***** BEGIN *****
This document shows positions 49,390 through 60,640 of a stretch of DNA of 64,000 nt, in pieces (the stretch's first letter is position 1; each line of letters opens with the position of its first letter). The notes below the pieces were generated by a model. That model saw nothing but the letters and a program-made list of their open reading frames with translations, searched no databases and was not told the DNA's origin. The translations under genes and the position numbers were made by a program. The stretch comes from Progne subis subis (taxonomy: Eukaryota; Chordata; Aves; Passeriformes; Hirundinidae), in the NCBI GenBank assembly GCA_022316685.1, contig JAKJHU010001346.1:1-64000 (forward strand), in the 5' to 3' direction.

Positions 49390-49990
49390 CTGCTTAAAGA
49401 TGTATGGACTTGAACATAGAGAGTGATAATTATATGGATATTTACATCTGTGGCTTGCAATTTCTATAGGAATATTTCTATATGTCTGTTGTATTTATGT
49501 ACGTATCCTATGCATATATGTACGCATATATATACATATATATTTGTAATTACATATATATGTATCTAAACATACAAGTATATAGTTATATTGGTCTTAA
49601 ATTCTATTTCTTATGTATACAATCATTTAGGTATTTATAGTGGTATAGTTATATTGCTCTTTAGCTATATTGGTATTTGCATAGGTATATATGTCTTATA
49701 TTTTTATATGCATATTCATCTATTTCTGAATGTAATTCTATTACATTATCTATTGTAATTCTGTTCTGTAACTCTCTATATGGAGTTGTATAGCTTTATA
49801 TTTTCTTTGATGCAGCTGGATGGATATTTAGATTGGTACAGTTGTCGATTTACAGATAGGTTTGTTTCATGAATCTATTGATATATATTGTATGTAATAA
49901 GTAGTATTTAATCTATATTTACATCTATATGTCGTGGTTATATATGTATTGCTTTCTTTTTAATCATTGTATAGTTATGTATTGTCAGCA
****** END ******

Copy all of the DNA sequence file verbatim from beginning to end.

This document shows positions 49,390 through 60,640 of a stretch of DNA of 64,000 nt, in pieces (the stretch's first letter is position 1; each line of letters opens with the position of its first letter). The notes below the pieces were generated by a model. That model saw nothing but the letters and a program-made list of their open reading frames with translations, searched no databases and was not told the DNA's origin. The translations under genes and the position numbers were made by a program. The stretch comes from Progne subis subis (taxonomy: Eukaryota; Chordata; Aves; Passeriformes; Hirundinidae), in the NCBI GenBank assembly GCA_022316685.1, contig JAKJHU010001346.1:1-64000 (forward strand), in the 5' to 3' direction.

Positions 49390-49990
49390 CTGCTTAAAGA
49401 TGTATGGACTTGAACATAGAGAGTGATAATTATATGGATATTTACATCTGTGGCTTGCAATTTCTATAGGAATATTTCTATATGTCTGTTGTATTTATGT
49501 ACGTATCCTATGCATATATGTACGCATATATATACATATATATTTGTAATTACATATATATGTATCTAAACATACAAGTATATAGTTATATTGGTCTTAA
49601 ATTCTATTTCTTATGTATACAATCATTTAGGTATTTATAGTGGTATAGTTATATTGCTCTTTAGCTATATTGGTATTTGCATAGGTATATATGTCTTATA
49701 TTTTTATATGCATATTCATCTATTTCTGAATGTAATTCTATTACATTATCTATTGTAATTCTGTTCTGTAACTCTCTATATGGAGTTGTATAGCTTTATA
49801 TTTTCTTTGATGCAGCTGGATGGATATTTAGATTGGTACAGTTGTCGATTTACAGATAGGTTTGTTTCATGAATCTATTGATATATATTGTATGTAATAA
49901 GTAGTATTTAATCTATATTTACATCTATATGTCGTGGTTATATATGTATTGCTTTCTTTTTAATCATTGTATAGTTATGTATTGTCAGCA